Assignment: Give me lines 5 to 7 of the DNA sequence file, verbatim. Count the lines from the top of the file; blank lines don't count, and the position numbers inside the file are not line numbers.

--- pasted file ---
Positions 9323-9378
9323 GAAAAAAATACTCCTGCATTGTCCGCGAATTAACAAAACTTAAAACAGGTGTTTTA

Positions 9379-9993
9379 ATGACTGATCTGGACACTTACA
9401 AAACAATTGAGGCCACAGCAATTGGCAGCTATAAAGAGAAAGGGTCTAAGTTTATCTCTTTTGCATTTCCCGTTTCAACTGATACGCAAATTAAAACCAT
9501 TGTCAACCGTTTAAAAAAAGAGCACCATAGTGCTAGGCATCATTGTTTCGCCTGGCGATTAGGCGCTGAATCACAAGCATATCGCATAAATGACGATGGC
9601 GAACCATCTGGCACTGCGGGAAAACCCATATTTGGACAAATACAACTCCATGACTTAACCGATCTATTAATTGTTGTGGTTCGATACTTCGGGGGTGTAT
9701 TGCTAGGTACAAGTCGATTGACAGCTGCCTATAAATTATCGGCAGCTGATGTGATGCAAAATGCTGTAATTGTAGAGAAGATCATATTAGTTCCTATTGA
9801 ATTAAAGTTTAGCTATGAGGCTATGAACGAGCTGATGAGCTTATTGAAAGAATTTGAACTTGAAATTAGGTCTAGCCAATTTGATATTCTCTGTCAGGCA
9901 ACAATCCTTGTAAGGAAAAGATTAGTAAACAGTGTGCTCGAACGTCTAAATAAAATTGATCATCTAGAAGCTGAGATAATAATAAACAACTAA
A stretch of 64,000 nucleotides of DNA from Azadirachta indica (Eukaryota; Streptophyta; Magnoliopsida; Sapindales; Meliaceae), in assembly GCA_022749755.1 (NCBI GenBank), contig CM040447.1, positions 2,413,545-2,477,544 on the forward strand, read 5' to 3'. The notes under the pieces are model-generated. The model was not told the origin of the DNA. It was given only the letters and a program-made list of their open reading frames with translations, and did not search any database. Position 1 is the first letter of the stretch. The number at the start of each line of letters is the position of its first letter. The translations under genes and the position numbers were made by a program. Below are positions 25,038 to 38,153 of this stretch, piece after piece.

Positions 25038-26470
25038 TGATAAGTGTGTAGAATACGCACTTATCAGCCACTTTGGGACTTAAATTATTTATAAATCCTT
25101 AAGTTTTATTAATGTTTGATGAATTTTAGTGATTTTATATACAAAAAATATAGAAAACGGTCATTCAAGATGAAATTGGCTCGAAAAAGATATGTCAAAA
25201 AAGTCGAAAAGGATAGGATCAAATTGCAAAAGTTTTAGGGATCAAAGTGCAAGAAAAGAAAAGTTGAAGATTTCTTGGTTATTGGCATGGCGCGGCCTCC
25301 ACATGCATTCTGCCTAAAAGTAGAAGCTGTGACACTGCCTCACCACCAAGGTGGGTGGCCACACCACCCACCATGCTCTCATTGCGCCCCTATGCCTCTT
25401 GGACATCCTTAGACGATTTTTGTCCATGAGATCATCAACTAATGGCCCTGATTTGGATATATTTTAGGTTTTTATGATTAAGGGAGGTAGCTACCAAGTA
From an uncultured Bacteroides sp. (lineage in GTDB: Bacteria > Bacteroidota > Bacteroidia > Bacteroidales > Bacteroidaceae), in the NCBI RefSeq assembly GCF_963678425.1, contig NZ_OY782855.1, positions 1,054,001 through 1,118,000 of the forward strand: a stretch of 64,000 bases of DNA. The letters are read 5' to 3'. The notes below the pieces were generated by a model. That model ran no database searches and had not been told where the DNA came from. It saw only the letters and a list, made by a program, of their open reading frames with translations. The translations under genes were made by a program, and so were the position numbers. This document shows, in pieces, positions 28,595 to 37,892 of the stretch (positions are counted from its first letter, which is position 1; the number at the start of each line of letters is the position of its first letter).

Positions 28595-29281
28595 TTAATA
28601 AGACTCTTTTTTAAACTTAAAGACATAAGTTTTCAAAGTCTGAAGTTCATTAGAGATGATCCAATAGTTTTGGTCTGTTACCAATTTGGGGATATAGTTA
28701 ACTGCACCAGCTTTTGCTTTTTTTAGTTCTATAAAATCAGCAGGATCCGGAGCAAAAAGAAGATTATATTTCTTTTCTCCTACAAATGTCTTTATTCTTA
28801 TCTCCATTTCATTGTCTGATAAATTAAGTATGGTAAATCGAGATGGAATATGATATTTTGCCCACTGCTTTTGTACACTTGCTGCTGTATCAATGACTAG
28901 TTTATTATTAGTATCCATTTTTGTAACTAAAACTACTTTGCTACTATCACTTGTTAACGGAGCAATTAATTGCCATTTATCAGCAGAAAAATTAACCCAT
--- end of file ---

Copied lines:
9401 AAACAATTGAGGCCACAGCAATTGGCAGCTATAAAGAGAAAGGGTCTAAGTTTATCTCTTTTGCATTTCCCGTTTCAACTGATACGCAAATTAAAACCAT
9501 TGTCAACCGTTTAAAAAAAGAGCACCATAGTGCTAGGCATCATTGTTTCGCCTGGCGATTAGGCGCTGAATCACAAGCATATCGCATAAATGACGATGGC
9601 GAACCATCTGGCACTGCGGGAAAACCCATATTTGGACAAATACAACTCCATGACTTAACCGATCTATTAATTGTTGTGGTTCGATACTTCGGGGGTGTAT